• Given the high mortality in the control treatments, raising nauplii in small quantities of water with regular disturbances, is a large challenge.

The last point listed above is vital for further work on this project. The transition to nauplii stage III (NII)(the first feeding stage) is considered a threshold in their development. Failure to raise nauplii above stage NII in smaller quantities of water has been observed also in other experiments (Grote and Halvorsen, Uit, pers med.) and published work on nauplii development often have NIII as the starting stage.

Based on the experience achieved during this pilot experiment we hope to develop the project further;

  • The timing of the experiment will be coordinated with the reproduction timing in C. finmarchicus, ensuring that we use the larger species in our experiments.
  • Larger, non-invasive, experimental chambers will be used and a backup culture of nauplii in large containers will ensure continuation also of the larger nauplii stages.
  • Treatments will be subsampled and microscope pictures will be taken of all specimens to correctly determine stage development.
  • Dose response curves should be determined for each chemical category.
  • Mixture exposures of selected candidates to evaluate their effects interaction (CA/IA) according to the mixtox-model will be run.

Holth, Tor Fredrik; Nourizadeh-Lillabadi, R.; Blæsbjerg, M.; Holbech, Henrik; Petersen, G.; Alestrøm, P. & Hylland, Ketil (2008). Differential gene expression and biomarkers in zebrafish (Danio rerio) following exposure to produced water components. Aquatic Toxicology. ISSN 0166-445X. 90(4), s 277- 294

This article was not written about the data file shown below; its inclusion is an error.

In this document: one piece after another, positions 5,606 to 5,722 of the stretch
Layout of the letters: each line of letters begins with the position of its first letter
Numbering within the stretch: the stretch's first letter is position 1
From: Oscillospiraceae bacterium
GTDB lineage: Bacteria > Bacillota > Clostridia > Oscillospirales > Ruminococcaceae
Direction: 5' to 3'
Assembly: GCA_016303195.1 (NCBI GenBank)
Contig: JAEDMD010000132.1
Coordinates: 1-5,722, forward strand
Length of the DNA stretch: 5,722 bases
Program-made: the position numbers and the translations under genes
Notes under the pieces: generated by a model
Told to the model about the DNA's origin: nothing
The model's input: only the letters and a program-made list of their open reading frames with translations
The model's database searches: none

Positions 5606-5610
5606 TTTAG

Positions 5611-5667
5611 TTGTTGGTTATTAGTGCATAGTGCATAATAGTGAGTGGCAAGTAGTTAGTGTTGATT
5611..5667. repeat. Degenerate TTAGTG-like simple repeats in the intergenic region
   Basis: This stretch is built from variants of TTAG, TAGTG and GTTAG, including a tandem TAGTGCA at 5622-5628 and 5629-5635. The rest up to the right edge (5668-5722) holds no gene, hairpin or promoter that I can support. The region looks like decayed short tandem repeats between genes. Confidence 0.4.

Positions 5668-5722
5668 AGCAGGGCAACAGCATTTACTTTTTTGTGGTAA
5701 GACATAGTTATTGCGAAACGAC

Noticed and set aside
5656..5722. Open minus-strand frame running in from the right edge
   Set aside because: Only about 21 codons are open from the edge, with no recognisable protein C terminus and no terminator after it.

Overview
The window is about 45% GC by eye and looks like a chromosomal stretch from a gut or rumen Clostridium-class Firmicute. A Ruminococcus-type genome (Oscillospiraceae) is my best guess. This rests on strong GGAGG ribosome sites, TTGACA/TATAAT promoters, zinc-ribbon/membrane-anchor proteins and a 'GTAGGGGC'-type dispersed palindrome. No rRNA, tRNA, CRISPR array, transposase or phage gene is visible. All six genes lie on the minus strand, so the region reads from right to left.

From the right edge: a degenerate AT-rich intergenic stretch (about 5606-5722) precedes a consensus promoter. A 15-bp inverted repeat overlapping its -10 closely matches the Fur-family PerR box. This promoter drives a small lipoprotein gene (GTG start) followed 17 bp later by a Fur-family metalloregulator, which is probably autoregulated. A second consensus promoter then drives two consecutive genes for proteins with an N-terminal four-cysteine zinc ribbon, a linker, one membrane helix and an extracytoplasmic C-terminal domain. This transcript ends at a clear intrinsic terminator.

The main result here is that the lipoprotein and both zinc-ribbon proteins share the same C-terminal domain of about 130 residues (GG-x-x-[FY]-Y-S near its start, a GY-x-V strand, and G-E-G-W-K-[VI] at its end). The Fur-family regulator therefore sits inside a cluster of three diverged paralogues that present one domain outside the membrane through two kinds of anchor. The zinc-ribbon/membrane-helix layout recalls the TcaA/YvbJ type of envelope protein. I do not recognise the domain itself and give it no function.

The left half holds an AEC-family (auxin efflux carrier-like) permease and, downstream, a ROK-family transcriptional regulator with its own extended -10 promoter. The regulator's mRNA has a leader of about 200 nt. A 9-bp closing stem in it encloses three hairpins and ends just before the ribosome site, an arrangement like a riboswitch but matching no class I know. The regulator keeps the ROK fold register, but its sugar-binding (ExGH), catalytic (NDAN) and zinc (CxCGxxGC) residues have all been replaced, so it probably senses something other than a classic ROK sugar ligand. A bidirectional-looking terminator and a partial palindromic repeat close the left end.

Published Results/Planned Publications

At the current stage of the project, the results acquired do not seem complete enough to justify a scientific publication.

Communicated Results

The project will be presented on the web pages of Norwegian Radiation Protection Authority under the heading "research" hopefully during winter 2012/2013.

A presentation of the work will be given at an Apecs Webinar on November 22nd, 2012. This webinar is allocated to the Hazardous Substances Flagship, and one talk will mainly be on this project.

Interdisciplinary Cooperation

On the original proposal, Carmen Martinez from Uit was included, as she is experienced in metal toxicity. Unfortunately, she moved before the experiments were conducted and we lost a strong resource in the project. However, with a background on experimental biology, physiology and ecotoxicology and the chemical aspects of exposure studies the participants have complemented each other in completing the first part of the project.

Budget in accordance to results

This was a pilot study to test the feasibility of using earlier stages in exposure studies and to build up a test system that would work over longer exposure times. Valuable experience is gained and we seek to develop the experimental setup further. In addition, important equipment has been acquired and is stored for use for further experiments.

Could results from the project be subject for any commercial utilization
No
Conclusions

a) As described in section 5, we wish to further develop the project based on the experience acquired in this pilot project. The preliminary results indicate that the different categories of contaminants in produced water have different toxicity on early life stages of copepods. However, further experiments are required to fully evaluate their effects interactions.

b) The pilot experiment revealed that manual handling of nauplii probably disturbs their development. Originally, it was planned to use large non-invasive experimental chambers but due to a change in species these was not applied. In future experiments these chambers (which we have in store) will be tested to evaluate if the development of the copepods can be maintained from eggs to copepodites (later larvae stages) in an experimental setup.